State and county aforesaid, personally ap-
pared C. EH Herty, to me well known and
known to me to be one of the individuals
described in and who subscribed his name
to the foregoing proposed charter, and ae-
knowledged that he executed the same
or the purposes therein expressed.
Witness my hand and official seal at
Chapel Hill, North Carolina, this the 25th
lay of May, A. D. 1900
ALGERNON S. BARBBE,
Kotary Public State of North Carola.
My commission expires January 16, 19T.
CnrTIID PUBtIC AccCOUVT4T,
JACKSOToL. .L ,.
THE WEEKLY INDUSTRIAL RECORD. 7
Strong Company Organized to Develop
The company recently organized in South
Florida for the development of that sec-
tion of the State, and to which reference
was made in the Record of last week, is
one of the strongest corporations ever
chartered in this State.
Not only is the company strong in the
extent of the great capital it represents,
but in the personnel of its membership
as well. Its officers are the following:
J. J. Heard-President.
T. B. King--st vice-president.
W. W. Imngford-2d vice-president.
M. E. Goldsmith-General manager.
* Ed. Scott-Treasurer.
A. M. Smith-Cashier.
The directorate of the company is com-
posed of the following well-known busi-
J. J. Heard, W. S. Worley, W. H. Sim-
mons, Alex. Page, Walter Graham, J. R.
Sandlin, J. G. King, E. F. Childers, M. E.
Goldsmith, R. E. Brown, Carl Holmer, W.
O. Rails, W. W. Langford, B. F. Welles, Ed.
Scott, W. C. Langford, E. D. Treadwell, E.
L. Blood, D. L. MeSwain, J. J. Swearingen,
W. H. Hooker, R. A. Roberts, T. B. King,
W. G. Welles, C. C. Chollar, Jas. A. Hen-
dry, J. H. Treadwell, J. L Sauls, Z. N.
Parker, P. R. Read, W. H .Seward, Geo.
R. Parker, R. L Cline and W. Jud Hendry.
The plan of the company is to invest
its capital in South Florida property and
for the purpose of development. It will
lend money for the improvement of real
estate and especially for the building of
The plan of the company was adopted
after careful study and there is every
reason to believe that it will succeed.
- w _______
MILLIOs OF TOMS OF IROM ORE
New York, Oct. 10--E. H. Gary, chair-
man of the board of directors of the United
States Steel Corporation, today announced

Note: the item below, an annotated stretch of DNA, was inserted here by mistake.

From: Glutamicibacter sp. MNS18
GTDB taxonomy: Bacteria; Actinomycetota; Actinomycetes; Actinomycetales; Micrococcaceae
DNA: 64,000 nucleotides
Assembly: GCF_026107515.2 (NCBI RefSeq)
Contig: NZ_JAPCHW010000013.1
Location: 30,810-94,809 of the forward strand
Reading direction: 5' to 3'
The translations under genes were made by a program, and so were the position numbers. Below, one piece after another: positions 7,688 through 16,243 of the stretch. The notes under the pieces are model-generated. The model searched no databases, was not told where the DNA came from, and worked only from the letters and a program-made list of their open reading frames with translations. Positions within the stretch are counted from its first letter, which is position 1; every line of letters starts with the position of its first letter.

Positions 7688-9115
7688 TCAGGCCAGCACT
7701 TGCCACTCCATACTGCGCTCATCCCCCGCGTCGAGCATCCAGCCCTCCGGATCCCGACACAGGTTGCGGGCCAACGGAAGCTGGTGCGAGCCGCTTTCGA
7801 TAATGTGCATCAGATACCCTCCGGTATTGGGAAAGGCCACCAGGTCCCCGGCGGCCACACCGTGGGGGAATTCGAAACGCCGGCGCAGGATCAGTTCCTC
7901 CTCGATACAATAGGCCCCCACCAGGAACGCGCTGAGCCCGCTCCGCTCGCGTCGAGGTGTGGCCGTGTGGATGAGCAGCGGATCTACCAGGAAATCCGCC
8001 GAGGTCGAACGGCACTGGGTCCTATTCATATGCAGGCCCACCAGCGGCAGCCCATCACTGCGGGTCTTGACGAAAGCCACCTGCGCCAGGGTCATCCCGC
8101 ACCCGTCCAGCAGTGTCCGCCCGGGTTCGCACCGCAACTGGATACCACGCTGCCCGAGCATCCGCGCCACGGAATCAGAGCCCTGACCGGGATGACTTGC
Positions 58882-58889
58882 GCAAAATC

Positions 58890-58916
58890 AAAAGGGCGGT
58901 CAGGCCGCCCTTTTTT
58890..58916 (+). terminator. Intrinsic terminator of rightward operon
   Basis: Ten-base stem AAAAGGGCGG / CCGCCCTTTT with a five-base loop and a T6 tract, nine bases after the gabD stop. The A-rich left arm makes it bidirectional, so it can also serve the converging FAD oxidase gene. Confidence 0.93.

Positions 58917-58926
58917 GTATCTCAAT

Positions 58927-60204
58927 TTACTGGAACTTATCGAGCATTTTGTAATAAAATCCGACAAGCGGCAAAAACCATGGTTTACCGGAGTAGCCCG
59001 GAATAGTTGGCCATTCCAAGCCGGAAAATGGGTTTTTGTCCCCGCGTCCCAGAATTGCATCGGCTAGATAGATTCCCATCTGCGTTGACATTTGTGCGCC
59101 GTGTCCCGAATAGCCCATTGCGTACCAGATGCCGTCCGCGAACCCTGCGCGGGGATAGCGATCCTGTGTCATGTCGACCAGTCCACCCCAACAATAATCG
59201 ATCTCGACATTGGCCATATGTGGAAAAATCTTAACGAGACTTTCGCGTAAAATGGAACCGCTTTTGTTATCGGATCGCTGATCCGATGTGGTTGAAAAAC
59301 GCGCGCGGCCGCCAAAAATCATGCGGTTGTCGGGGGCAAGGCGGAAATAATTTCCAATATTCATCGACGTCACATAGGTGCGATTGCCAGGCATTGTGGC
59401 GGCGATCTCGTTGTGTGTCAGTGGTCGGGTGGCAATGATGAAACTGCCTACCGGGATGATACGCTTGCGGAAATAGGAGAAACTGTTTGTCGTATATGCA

that companies controlled by that corpo-
ration have acquired the Hill ore lands
in the Northwest. Judge Gary's announce-
ment was as follows:
"After long negotiations a contract has
been signed for acquisition on a royalty
basis of the Hill ore properties, so-called
by companies controlled by the United
States Steel Corporation. The quantity
of ore has not been accurately determined, I
but it is a large body. The price to be
paid is $1.65 per ton delivered at the Upper
Lake docks, with an increase of three-
quarter cents per ton each succeeding year.
The minimum agreed to be mined is 750,000
tons per year until it reaches 850,000
tons, and thereafter continues on that
"It is believed that the completion of
this agreement will result in great' benefit
to both parties. The lease of the ore prop-
erties is practically perpetual, since it
holds until the ore has been exhausted."
The fnal agreement between the con-
trolling interests in the Hill ore lands and
the steel corporation was reached in the
ofee of J. P. Morgan & Co. late this after-
none. Those present at the conference
were J. J. Hill, J. P. Morgan, Charles
Steele, George W. Perkins, Chairman Gary
of the United States Steel Corporation and
the legal representatives of the two inter-
ests. Mr. Hill left for the West immed-
lately after the papers in the ore deal
The terms are based on a system of roy-
alties and give no indication of the amount
of the ore to be taken out of the lands
except to show that it is to be many mil-
lions of tons.
The magnitude of this transaction and
its effect on the properties concerned as
well as upon the iron and steel trade of
the country is indicated by the fact that
the Hill properties have been estimated to
contain 400,00000 to 700,000,000 tons of
ore. She properties included in this tran-
saction are said to be second in impor-
tance and extent only to the Lake Supe-
rior iron mines already controlled by the
United States Steel Corporation, and it is